The Panorama Room was where we gathered each evening for an informational lecture about the next day’s schedule of activities. This was an Expedition Cruise, and came with expectations to go ashore to hike the islands several times/day with our naturalist. There were seven — each of them responsible for a group of 16 people. Each group was given a name. Marty and I were in the Dolphins.
One night, as we sat at a table with three women we’d met from Rio de Janeiro, one of them smiled widely and exclaimed, “I didn’t know we would be so scheduled!”
Me too, sister.
That morning we had had our Wake Up call at 7 AM. (They make announcements via a public speaker system in Spanish, then in English, then German.) Marty was already awake and bouncing around. He opened the shades and sunshine streamed into the room. I had slept well.
After breakfast, we packed our snorkeling equipment, put on bathing suits underneath our hiking gear, got our life jackets, then onto the boats. That morning the Dolphins loaded first.
The waters were incredibly still; a first since the cruise began. The boat took us to a “red sand” beach — iron-rich lava sand from millennia of volcanic eruptions.
We took off our life jackets and put them into bags. I changed out of my river shoes (wet landing) and into my hiking shoes. I was already beginning to sweat. The temperatures were in the upper 90s. Mosquitoes were everywhere. Fortunately, someone brought repellent (we had forgotten ours in our room.) We doused ourselves, but it didn’t do any good. Everyone swatted away bugs and sweated profusely. We had not even begun the hike.
Within 15 minutes I was Over It.
For three days, every minute had been filled with activities on islands, on the water, on the ship. I had had little time to read and no time to write at all. I’d begun to feel like I was leaking out, as if my fuel had gotten low and my engine was choking its way through the last dark dregs of my tank.
The Old Lady From Long Island (the Dolphins’ Resident Kvetcher) told the guide: “I must be taken back to the ship immediately after the hike.” She didn’t want to remain for the swimming and snorkeling that was planned.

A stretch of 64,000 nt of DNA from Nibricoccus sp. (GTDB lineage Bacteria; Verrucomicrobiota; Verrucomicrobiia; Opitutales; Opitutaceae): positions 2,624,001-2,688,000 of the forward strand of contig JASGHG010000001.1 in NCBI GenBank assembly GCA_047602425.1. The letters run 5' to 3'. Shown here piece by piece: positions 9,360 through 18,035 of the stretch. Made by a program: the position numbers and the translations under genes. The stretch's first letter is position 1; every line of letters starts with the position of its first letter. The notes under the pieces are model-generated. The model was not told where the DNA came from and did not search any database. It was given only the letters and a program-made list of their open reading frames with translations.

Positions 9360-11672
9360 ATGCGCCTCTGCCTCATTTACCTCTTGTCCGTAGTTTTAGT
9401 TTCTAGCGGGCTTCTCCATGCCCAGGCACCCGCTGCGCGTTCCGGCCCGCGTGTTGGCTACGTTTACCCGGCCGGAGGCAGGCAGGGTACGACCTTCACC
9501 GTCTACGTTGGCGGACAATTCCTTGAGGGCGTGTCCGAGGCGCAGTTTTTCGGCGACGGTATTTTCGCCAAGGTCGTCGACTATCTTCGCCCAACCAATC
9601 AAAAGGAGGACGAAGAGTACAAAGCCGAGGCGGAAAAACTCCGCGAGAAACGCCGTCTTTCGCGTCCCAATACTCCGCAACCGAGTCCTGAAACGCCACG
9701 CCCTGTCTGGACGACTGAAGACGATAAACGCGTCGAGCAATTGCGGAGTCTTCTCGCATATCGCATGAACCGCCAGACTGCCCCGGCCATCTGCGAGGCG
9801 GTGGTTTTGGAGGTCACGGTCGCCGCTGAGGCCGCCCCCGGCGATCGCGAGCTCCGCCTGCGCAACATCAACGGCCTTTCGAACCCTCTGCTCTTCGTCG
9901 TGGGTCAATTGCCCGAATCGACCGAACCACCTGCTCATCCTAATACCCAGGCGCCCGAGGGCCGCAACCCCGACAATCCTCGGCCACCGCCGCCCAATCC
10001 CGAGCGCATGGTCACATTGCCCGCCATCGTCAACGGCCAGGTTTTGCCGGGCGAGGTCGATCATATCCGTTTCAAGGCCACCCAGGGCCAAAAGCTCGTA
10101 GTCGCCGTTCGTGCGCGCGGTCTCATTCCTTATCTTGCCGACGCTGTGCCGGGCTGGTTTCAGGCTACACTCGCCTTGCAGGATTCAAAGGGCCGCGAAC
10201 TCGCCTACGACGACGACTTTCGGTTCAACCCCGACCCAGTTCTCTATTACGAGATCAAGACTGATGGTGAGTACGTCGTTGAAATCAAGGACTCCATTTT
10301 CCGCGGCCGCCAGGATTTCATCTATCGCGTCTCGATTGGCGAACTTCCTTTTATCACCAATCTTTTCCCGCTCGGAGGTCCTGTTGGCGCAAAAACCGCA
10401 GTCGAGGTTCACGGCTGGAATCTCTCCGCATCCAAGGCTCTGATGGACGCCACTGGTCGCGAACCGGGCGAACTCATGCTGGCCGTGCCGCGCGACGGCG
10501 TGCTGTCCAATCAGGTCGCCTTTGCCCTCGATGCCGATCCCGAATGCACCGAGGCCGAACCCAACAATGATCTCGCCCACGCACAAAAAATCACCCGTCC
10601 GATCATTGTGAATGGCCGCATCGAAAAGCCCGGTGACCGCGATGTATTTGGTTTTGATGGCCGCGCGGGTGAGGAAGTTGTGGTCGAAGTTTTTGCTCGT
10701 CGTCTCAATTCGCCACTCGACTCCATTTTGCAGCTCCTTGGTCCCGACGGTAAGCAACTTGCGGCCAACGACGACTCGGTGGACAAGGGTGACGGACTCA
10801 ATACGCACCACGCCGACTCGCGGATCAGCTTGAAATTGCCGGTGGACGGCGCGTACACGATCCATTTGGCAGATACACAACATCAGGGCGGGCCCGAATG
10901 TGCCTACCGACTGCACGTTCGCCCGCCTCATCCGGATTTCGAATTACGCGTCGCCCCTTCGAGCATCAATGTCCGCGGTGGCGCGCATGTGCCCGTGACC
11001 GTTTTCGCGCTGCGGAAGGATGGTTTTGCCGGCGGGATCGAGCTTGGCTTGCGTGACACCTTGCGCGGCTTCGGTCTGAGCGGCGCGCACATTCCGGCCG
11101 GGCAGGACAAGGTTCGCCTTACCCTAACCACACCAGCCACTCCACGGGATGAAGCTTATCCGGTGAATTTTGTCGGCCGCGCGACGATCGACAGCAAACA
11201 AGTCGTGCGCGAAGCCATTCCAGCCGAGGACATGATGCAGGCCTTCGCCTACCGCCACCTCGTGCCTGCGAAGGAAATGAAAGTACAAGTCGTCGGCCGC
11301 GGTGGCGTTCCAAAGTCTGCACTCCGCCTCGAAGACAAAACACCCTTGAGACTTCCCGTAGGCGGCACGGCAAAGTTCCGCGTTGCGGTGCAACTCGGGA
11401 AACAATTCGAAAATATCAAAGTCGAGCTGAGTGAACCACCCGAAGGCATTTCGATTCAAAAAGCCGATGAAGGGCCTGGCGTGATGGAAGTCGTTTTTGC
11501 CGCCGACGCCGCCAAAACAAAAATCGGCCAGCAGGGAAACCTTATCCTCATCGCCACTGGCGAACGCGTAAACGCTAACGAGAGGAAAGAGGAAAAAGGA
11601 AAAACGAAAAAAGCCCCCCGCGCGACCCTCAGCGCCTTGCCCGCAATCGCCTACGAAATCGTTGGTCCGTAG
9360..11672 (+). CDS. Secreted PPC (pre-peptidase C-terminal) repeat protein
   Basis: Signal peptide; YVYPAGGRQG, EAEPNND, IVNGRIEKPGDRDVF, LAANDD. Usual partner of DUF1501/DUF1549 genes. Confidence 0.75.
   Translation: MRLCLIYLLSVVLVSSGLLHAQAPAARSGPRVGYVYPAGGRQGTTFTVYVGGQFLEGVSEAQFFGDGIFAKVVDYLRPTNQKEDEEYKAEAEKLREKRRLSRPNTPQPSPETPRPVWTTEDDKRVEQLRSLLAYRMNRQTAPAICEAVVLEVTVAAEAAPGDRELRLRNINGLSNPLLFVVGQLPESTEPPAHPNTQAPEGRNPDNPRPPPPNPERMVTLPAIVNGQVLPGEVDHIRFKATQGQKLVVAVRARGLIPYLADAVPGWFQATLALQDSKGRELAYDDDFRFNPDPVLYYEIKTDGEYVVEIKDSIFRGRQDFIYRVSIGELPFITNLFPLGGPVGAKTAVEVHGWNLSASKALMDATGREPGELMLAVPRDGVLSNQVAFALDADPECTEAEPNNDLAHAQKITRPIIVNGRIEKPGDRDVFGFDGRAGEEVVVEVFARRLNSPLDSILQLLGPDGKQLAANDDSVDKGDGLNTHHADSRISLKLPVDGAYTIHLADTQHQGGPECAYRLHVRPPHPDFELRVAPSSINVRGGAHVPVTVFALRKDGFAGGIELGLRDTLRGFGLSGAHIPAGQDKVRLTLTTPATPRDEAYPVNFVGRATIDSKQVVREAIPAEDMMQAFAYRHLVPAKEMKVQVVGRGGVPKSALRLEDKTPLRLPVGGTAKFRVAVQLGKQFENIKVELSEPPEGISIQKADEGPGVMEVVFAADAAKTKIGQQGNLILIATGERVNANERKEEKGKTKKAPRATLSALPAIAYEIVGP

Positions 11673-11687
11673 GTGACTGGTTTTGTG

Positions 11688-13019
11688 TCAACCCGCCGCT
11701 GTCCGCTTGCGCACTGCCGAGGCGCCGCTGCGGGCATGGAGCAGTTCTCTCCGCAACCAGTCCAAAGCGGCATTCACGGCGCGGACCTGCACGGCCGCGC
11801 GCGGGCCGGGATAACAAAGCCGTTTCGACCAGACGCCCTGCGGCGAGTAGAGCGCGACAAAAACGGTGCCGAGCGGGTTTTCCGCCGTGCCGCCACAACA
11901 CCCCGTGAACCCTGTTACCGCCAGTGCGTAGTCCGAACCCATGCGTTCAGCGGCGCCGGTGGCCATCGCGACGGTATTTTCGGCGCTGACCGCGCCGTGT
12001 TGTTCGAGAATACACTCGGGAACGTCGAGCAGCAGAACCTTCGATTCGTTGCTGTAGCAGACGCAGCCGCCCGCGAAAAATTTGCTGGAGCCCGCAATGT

By the time the hike ended, I told Marty I was going back with the Old Lady. Another woman, coincidentally from Long Island, also wanted to go back. So when the panga arrived, I joined them. I’m sure we looked like Three Old Ladies being ferried back to the ship.
I watched the receding Red Sand Beach — it practically shimmered in the oppressive heat — and the other travelers peeling away their sweat-soaked clothing to get to damp stuck-in-their-cracks swimming suits…
I looked up to the skies and thanked Sweet God Almighty I was going back. I trailed my fingers in the 80 degree water. There would be no relief from the heat in that salty bathwater.
After I made it to the room, I shucked out of my clothes and took the World’s Longest Shower. Then I gathered up my wet things and put them in the dryer (there wasn’t a washer on board.)
I lowered the shade completely to block out sunlight because the rays were reflecting off of my laptop screen. Then I flopped down on the bed and started writing.
Who We Are seems beyond our conscious control. I didn’t choose to be a bookworm. It simply was. Why did I begin writing when I was a child? I have no idea. I wrote my first poem when I was nine years old; the earliest entries I can find — in my many boxes of journals — are dated 1973, when I was 12 years old.
When my friend Gary moved from Los Angeles to Sonoma County in the late 1990s, he knew he wanted to make changes to his life. I love his story: he told me that he thought back to earlier pleasures… what had he been doing? His happiest moments were hiking with his dog and camping in nature… but he had let those things go from his life.
He started getting up at 4 AM — rain or shine — to go hiking with his dog Sadie. Though Sadie has been gone for a good many years, he hikes now with his dog Berta and his partner Jim. They bought a new-to-them camper and have spent many weeks in the Sierras, in Utah, Oregon, the deserts of Southern California… They’re creating lives that bring them joy and honor their Essential Natures.
What you’re reading here has been edited, of course. The original draft was more than 2,000 words. It is now a trim 850 words. It takes me roughly six hours to write and edit a post. And I love every second of it.
What refuels you? What do you need to do so that when evening comes and you’ve crawled into bed, you can look back and think: Today was a good day?